Allstate alleges that its former wholly owned subsidiary, Northbrook Excess and Surplus Insurance Company ("NESCO"), entered into four reinsurance contracts with a Mexican reinsurer, Seguros La Republica ("SLR"). SLR, in turn, entered into retrocession agreements with defendants, whereby defendants agreed to reinsure SLR's reinsurance of NESCO. Under SLR's retrocessions with defendants, each retrocessionaire agreed to reinsure a portion of SLR's risks. Accordingly, defendants were to indemnify SLR for SLR's loses under the NESCO reinsurance contracts, and each defendant would receive a portion of the premiums that SLR received from NESCO.

 Allstate alleges that between 1976 and 1980, NESCO paid approximately $ 9,770,000 in premiums to SLR. Plaintiff alleges that, during this time, NESCO paid less than $ 600,000 in claims on the insurance policies that SLR had agreed to reinsure. In 1980, however, when the volume of claims increased, SLR stopped making the payments to NESCO that were mandated by the reinsurance agreements between NESCO and SLR.

 Thereafter, plaintiff alleges that NESCO contacted SLR, seeking payment of the sums that SLR owed NESCO under their reinsurance contracts. At this time, SLR informed NESCO that SLR had retroceded a percentage of the NESCO reinsurance treaties to defendants. Allstate alleges that SLR told NESCO that, under the retrocession agreements between SLR and defendants, each defendant was responsible to SLR for a percentage of NESCO's reinsurance claims. SLR claimed that it did not have sufficient funds to satisfy its obligations to NESCO because SLR had not received payments from defendant-retrocessionaires, as specified in the retrocession agreements.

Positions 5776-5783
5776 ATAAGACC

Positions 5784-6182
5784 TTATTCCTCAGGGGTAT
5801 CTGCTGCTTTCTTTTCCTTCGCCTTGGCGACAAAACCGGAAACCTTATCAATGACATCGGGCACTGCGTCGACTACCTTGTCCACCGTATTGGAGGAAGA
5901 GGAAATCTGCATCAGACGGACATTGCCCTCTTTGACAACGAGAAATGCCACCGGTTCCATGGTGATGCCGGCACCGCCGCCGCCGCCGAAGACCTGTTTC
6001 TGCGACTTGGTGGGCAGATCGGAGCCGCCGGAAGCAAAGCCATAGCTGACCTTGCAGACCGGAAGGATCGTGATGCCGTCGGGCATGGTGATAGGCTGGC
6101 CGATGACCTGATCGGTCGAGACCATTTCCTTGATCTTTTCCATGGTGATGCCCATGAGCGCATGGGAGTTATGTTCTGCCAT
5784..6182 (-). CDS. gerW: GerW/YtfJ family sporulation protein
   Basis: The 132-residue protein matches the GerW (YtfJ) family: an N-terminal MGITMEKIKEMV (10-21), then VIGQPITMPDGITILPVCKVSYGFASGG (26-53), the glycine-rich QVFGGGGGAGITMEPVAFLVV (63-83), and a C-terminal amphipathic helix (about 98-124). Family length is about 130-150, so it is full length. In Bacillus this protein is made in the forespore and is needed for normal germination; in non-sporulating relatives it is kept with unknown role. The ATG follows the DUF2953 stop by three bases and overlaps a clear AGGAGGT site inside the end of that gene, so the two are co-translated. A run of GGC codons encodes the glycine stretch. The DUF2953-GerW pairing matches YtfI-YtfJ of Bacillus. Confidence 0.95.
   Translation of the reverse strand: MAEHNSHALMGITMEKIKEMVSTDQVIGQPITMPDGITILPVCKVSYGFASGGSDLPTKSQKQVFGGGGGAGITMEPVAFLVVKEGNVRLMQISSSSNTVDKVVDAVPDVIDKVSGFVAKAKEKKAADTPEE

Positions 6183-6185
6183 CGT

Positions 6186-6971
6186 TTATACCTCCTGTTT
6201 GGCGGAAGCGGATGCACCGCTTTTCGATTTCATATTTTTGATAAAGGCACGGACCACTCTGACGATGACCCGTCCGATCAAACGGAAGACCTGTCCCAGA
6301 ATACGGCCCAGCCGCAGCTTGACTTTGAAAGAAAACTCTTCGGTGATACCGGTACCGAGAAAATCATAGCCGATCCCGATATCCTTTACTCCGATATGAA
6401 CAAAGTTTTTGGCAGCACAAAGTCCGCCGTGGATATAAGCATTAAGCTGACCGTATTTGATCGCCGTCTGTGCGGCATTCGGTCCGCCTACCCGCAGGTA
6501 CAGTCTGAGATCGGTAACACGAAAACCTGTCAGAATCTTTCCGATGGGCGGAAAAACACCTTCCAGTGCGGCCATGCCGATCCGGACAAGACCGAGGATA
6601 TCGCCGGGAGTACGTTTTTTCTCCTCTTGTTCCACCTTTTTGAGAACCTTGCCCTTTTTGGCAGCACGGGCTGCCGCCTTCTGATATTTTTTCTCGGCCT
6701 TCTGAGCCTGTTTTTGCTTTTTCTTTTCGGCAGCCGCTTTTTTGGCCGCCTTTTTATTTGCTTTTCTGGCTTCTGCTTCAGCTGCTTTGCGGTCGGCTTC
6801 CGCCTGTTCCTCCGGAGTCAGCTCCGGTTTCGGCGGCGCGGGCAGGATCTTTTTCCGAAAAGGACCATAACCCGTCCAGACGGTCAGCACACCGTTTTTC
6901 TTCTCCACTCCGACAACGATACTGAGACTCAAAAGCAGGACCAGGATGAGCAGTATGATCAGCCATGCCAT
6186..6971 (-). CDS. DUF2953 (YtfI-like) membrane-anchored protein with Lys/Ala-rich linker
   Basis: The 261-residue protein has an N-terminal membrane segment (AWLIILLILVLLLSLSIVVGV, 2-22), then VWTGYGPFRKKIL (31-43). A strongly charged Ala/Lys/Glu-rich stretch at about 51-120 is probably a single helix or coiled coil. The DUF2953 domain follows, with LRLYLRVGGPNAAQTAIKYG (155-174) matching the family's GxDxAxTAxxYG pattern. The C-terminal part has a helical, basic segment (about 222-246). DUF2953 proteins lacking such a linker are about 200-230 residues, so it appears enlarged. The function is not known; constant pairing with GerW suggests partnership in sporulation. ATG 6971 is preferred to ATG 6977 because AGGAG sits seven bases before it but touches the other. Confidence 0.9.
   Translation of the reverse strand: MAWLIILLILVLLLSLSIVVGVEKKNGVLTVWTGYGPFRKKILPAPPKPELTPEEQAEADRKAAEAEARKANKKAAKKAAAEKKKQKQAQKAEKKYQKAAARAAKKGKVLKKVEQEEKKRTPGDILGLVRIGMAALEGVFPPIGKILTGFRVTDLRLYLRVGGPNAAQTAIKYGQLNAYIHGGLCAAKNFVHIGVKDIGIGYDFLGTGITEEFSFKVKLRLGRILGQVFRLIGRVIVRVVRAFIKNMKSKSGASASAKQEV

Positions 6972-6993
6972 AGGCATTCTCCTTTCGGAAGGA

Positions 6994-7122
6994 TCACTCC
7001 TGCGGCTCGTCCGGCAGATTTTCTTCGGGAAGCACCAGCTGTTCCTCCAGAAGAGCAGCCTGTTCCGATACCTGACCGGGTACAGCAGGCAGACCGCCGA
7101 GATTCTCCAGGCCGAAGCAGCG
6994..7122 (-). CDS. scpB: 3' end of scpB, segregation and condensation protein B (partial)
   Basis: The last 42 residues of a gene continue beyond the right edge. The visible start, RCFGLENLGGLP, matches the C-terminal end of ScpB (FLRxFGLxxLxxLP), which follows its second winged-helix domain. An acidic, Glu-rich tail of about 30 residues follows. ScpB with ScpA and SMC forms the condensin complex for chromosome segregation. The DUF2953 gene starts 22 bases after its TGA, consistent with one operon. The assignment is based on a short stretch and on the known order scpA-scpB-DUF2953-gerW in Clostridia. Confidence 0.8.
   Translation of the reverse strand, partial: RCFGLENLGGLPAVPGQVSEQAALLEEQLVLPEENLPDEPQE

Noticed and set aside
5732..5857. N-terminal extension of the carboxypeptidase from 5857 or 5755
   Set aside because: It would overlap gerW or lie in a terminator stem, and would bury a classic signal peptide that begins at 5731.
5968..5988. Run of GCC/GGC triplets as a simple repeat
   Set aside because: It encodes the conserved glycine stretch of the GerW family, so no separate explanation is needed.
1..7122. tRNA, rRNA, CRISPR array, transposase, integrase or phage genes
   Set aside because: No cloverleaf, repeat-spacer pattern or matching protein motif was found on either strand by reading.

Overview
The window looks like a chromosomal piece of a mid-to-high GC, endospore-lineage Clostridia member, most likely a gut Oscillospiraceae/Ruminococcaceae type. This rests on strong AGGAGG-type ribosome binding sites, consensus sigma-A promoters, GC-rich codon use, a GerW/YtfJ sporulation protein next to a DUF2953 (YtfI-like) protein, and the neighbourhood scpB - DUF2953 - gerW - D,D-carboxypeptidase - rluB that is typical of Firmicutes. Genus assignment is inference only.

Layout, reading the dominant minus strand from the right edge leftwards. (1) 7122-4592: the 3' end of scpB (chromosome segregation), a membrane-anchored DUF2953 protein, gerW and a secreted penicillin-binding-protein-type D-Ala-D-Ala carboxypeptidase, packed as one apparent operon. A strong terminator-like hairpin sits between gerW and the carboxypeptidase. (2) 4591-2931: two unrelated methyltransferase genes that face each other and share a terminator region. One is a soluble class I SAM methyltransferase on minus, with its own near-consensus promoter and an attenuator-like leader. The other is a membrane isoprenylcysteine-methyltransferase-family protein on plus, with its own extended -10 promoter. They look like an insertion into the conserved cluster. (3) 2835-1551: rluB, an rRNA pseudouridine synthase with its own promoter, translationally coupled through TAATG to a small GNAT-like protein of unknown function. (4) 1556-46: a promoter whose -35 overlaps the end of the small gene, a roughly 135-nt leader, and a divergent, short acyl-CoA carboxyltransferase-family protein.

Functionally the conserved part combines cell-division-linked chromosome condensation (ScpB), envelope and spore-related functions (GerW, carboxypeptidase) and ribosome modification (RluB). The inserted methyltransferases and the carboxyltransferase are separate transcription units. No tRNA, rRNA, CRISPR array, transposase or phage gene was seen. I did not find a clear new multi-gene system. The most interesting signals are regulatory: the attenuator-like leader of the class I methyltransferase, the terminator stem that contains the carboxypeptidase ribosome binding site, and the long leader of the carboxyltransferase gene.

In 1985, NESCO merged into Allstate. After this merger, Allstate and SLR entered an agreement under which SLR paid to Allstate a portion of the money that SLR owed to NESCO. Further, as part of this agreement, SLR assigned to Allstate all of SLR's rights against defendant-retrocessionaires.